Cell therapy weekly: Pluristem secures €50 million to apply cell therapy to COVID-19

This week: iPSC-derived beta cells show promise as potential replacement therapy, resTORbio and Adicet Bio to merge and focus on allogeneic T-cell therapies, and FUJIFILM Diosynth Biotechnologies and OXGENE™ partnership aims to reduce gene therapy lead time.

Like 0 Comment

The news highlights:

Pluristem secures €50 million to apply cell therapy to COVID-19
iPSC-derived beta cells show promise as potential replacement therapy
resTORbio and Adicet Bio to merge and focus on allogeneic T-cell therapies
FUJIFILM Diosynth Biotechnologies and OXGENE™ partnership aims to reduce gene therapy lead time

Pluristem secures €50 million to apply cell therapy to COVID-19 

Pluristem (Haifa, Israel) has secured a venture debt loan of €50 million from the European Investment Bank to develop cell therapies for COVID-19, making it the first Israeli-European company to benefit from a guarantee from the European Fund for Strategic Investments. Pluristem’s PLX cell product is currently undergoing clinical trials for indications including critical limb ischemia (CLI) and graft failure and incomplete hematopoietic recovery 

Pluristem CEO and President Yaky Yanay stated: “Pluristem would like to thank the EIB for its financial support and its commitment to finding an effective treatment for life-threatening medical conditions, among them complications associated with COVID-19. Our company’s mission of harnessing the power of regenerative medicine to improve the wellbeing of an aging population has become more urgent than ever, as we work tirelessly to develop a treatment for COVID-19 complications while advancing our portfolio of products in advanced stage trials to treat a number of indications that may positively impact on global healthcare systems.” 

Read more  

Back to top of page

iPSC-derived beta cells show promise as potential replacement therapy 

In research published in Nature Biotechnology, a multi-center team from Helmholtz Zentrum München (Oberschleißheim, Germany), the German Center for Diabetes Research (DZD, Düsseldorf, Germany), Technical University of Munich (TUM, Munich, Germany) and Miltenyi Biotec (Bergisch Gladbach, Germany) has developed iPSC-derived beta cells which could enable effective beta cell replacement therapies to treat diabetes. Their novel method improves upon previous differentiation protocols by enriching the cell culture with CD177 to produce more mature and functional beta cells, particularly in glucose response and insulin secretion. 

“With CD177 we can already see at an early stage if the cells are on the right differentiation track. This can help save lots of time, efforts and money,” explained Heiko Lickert, Director at the Institute of Diabetes and Regeneration Research at Helmholtz Zentrum München.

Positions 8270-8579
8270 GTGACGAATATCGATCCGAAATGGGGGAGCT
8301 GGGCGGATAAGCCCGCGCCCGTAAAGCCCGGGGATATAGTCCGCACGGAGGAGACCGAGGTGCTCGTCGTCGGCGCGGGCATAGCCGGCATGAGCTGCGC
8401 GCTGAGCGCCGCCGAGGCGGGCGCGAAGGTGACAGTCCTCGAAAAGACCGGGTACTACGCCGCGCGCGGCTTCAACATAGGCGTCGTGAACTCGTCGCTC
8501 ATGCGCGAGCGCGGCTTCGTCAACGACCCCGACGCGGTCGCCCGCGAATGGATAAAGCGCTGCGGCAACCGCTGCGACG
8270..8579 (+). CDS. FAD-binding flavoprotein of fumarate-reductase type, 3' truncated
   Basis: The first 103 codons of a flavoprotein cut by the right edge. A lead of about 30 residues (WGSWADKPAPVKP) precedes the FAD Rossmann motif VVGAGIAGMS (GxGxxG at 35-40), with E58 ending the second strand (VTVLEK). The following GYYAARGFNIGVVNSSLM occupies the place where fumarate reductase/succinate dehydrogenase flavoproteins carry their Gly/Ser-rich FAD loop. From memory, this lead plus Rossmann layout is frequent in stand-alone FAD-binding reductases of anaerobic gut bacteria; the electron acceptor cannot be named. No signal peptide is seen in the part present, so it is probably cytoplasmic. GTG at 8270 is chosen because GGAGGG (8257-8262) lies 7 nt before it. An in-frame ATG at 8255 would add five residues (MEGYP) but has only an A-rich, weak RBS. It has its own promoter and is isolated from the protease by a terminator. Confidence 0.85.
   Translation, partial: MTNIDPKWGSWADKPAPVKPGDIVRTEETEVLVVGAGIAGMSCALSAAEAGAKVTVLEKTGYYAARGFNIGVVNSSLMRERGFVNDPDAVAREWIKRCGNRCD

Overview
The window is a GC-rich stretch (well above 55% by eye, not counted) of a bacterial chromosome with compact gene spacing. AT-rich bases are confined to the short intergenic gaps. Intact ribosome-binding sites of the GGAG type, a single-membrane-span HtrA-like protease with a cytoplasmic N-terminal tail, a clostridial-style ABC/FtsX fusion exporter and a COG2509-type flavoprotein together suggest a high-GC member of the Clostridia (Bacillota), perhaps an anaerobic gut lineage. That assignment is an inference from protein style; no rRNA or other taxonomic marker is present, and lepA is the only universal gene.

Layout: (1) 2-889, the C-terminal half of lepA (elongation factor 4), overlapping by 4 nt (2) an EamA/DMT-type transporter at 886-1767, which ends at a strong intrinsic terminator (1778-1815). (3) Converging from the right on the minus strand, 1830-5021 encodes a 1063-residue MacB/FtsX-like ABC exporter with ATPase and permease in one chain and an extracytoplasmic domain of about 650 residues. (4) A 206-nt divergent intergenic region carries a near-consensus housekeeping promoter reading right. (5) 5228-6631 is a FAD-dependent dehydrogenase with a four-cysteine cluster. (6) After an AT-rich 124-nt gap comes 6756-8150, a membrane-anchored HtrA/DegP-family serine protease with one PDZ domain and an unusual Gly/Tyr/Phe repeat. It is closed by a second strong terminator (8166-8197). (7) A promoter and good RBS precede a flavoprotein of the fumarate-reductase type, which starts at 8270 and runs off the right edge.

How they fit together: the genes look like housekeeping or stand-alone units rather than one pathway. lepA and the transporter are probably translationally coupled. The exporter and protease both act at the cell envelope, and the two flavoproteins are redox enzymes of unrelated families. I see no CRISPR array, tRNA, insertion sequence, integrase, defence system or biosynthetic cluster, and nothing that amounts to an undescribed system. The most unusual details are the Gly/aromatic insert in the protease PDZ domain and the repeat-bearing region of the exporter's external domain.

Read more 

Back to top of page

resTORbio and Adicet Bio to merge and focus on allogeneic T-cell therapies 

resTORbio, Inc. (MA, USA) and Adicet Bio, Inc. (CA, USA) have announced they have entered into an agreement to merge and focus on the development of Adicet’s allogeneic T-cell therapies, including ADI-001, a CAR-T therapy indicated for non-Hogkin's lymphoma. Under the terms of the agreement, Adicet will merge with a subsidiary of resTORbio, making Adicet equityholders majority holders of resTORbio’s oustanding common stock. 

Commenting on the merger, Anil Singhal, President and Chief Executive Officer of Adicet Bio, Inc. Explained: “The proposed merger with resTORbio is the right next step in our trajectory, and we expect that it will provide Adicet with the resources to rapidly accelerate the development of its unique product candidates based on this platform and leverage our cGMP manufacturing process to create best-in-class therapies for patients in need.”

Read more

FUJIFILM Diosynth Biotechnologies and OXGENE™ partnership aims to reduce gene therapy lead time 

FUJIFILM Diosynth Biotechnologies (FDB; TX, USA) and OXGENE™ (UK) have partnered with the aim of reducing the lead time for gene therapy products by 25%. FBD will apply OXGENE’s AAV system to support their commercial clients, manufacturing and stocking components of the system to reduce current supply chains. This arrangement will allow GMP-standard plasmid production to continue during the process development phase. 

“OXGENE’s AAV system is superior to off-the-shelf plasmid systems for AAV titers,” commented Andy Topping, chief scientific officer at FUJIFILM Diosynth Biotechnologies. “This agreement gives FUJIFILM Diosynth Biotechnologies “Plasmid to Drug product” capability for AAV systems and allows clients to avoid delays associated with GMP production of plasmids.” 

Ryan Cawood, chief executive officer at OXGENE agreed: “OXGENE’s ambition is to use our technologies to lead the gene therapy industry’s transition to scalable manufacturing solutions….our AAV production system delivers high titers across multiple serotypes and provides an excellent platform for scalable gene therapy manufacture.” 

Read more 

Back to top of page

For more weekly cell therapy news, read previous editions of the cell therapy weekly.

Have any additional questions about this story? Ask us in the comments, below.


Find out more in these top picks from the Editor:


Go to the profile of RegMedNet

RegMedNet

eCommunity, Future Science Group

RegMedNet is a networking site where users can share their knowledge and insights. This profile will share some content and updates from the RegMedNet team, including webinars, news and journal articles.

No comments yet.